Updated: Dec 14, 2019
"I don't understand why my brand is important to licensing my songs. It seems like if I write a great song and I have access to the decision makers, my song is what they want, not my brand." #AskAmanda
This is a great point, and it is completely understandable to think this way.
Yes, at the end of the day, a great song is what decision makers are looking for, whether it's to license for a film or television project, or to record the song on an artist project.
It's true that if you're a great songwriter, with high quality marketable master recordings, and connections to decision makers, you should have a good shot of getting your song placed.
Sometimes it can happen just like that...
But other times, it's a little tougher.
Dad used to say that being successful at songwriting is a numbers game.
If you have more great songs than the next writer, you've got a better shot of getting more songs cut, and therefore, a better chance of success.
Back when he got started in the '80s, nobody talked about brands or marketing or social media.
The last one didn't even exist when we first moved from East Tennessee to Nashville for Dad to pursue his songwriting career.
And pursue he did, writing sometimes three or four times per day with different cowriters until he finally had his fill of number one hits.
Actually, that's not entirely accurate - I don't think anyone ever has their fill of hits, including Dad who has even had a couple hit radio singles since he passed away in 2016, thanks to true blue Troyal Garth Brooks.
But back to the point, why is branding so important now when it wasn't then?
The answer is principle based.
It's a principle that people remember things that are simple.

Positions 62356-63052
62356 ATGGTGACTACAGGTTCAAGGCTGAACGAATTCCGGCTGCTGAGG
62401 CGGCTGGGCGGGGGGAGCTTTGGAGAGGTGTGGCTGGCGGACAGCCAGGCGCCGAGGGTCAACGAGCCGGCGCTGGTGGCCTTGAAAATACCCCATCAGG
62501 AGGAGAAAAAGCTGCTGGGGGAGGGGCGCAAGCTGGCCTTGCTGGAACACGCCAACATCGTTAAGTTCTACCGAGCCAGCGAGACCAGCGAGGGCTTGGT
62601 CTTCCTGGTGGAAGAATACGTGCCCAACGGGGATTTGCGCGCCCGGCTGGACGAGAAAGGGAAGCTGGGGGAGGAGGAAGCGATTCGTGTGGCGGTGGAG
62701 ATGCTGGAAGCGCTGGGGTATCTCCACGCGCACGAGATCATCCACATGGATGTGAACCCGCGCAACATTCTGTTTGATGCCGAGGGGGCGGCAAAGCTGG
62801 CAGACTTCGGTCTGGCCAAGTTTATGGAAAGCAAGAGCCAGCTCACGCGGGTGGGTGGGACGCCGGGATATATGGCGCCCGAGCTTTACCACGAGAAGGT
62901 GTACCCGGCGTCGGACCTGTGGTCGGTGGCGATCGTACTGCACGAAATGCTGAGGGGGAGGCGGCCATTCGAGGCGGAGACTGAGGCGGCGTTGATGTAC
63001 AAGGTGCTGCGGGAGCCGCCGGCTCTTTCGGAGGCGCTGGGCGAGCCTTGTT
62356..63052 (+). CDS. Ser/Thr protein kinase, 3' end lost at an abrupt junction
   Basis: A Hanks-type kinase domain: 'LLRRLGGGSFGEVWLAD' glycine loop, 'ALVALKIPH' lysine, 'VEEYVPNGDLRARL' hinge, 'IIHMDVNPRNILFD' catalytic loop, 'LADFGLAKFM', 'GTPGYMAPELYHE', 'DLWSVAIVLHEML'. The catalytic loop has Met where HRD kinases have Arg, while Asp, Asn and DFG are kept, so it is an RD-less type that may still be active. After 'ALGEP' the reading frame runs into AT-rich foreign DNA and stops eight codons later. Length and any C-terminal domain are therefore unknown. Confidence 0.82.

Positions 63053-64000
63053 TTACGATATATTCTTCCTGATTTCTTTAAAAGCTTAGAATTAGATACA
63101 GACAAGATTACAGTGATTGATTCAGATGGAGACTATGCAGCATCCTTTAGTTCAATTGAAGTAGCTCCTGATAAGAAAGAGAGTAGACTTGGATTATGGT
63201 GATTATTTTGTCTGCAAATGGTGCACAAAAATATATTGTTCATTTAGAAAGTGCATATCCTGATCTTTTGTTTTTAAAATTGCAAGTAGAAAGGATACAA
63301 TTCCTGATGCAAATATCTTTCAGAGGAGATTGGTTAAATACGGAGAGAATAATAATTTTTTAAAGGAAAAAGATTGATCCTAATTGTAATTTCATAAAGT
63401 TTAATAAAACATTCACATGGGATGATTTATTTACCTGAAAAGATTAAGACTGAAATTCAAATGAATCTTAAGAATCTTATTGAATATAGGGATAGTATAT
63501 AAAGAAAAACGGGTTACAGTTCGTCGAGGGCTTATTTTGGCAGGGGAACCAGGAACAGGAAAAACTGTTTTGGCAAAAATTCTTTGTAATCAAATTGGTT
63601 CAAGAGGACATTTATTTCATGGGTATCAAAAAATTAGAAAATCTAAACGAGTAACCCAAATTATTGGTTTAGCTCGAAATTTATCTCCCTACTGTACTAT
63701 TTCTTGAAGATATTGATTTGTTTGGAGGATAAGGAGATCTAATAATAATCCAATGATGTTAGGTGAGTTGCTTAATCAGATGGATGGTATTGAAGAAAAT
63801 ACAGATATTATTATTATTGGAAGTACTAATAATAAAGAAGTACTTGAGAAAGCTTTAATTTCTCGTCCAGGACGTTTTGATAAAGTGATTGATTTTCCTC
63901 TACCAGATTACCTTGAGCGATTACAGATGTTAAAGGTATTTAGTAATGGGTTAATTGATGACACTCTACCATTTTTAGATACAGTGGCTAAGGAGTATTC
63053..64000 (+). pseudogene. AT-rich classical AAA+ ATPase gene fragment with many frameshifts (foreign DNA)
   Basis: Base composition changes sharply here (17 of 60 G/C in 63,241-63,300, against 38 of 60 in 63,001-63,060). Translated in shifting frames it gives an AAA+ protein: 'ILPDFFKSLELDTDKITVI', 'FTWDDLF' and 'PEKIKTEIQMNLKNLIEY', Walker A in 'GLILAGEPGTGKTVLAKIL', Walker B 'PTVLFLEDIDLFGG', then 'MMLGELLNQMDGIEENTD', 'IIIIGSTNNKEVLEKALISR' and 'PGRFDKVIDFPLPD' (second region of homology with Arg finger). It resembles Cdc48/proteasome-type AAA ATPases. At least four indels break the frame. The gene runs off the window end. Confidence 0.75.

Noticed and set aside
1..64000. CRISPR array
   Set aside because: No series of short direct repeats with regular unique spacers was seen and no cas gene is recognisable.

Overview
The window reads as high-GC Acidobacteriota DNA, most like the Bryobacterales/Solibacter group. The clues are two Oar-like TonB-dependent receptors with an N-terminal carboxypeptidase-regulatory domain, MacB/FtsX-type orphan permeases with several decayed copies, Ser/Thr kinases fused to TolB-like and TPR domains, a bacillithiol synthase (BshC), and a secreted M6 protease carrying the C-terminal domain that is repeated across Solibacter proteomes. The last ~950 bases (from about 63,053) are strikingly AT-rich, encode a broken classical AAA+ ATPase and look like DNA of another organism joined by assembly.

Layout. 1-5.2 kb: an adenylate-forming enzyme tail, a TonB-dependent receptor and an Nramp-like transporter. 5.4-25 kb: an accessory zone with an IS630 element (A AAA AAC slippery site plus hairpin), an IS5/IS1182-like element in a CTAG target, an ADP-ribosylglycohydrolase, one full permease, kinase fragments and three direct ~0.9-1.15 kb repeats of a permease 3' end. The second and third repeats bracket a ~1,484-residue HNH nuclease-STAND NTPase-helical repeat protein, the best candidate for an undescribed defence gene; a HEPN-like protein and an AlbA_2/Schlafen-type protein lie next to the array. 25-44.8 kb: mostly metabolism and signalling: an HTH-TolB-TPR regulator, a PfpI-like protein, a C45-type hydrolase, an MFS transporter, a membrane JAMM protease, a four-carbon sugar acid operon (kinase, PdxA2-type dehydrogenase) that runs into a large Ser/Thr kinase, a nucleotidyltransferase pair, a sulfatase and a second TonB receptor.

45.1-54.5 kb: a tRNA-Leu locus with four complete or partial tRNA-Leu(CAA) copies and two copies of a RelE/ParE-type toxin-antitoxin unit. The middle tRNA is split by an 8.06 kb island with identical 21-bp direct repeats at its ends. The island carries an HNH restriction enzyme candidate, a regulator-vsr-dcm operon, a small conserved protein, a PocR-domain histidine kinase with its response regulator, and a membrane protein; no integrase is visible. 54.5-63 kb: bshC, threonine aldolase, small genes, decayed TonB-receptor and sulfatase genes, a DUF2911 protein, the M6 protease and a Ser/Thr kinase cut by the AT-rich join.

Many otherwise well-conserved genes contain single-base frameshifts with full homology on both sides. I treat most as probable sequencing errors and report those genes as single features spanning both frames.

The simpler things are, the more likely a person is to remember it.
Here's an example of how branding worked in my dad's favor even back in the '80s.
When Peggy Bradley met Bob Doyle in the post office one fateful day, they got to talking about what they were working on with their music companies.
Bob said, "I'm working with a young artist named Garth Brooks. He's kind of similar to George Strait."
Peggy said, "That's great, Bob. I'm working with a new writer named Kim Williams who writes like that. We should get them together."
That simple comparison to an established artist, George Strait was enough to connect the dots between Dad and his future hit making buddy Garth.
Is that a brand?
Here's Garth inducting Dad into the Nashville Songwriters Hall of Fame photo credit Bev Moser
Probably a lot of expert marketers and branders would argue with me on this, but yes, in a very simple way, having a style simply defined that it's easy to remember makes all the difference in whether or not you get the call for the job.
What if Peggy had said, "Well, that's great about your artist, Bob! I have this new writer named Kim Williams and he's so amazing! He can write bluegrass, Christian, gospel, honky-tonk, Country AND Western, etc..."
But smart, savvy, incredible Ms. Peggy knew just what to say to get her writer's foot in the door.
It was as simple as, "He writes in the style of George Strait."
Do you know what to say to describe your music in one sentence or less?
Take a minute now and try it out...
... harder than it seems, isn't it?
THAT'S why brand is important for writers as well as for artists.
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It's not just for music folks. Because it's principle based, the methods work for any business.
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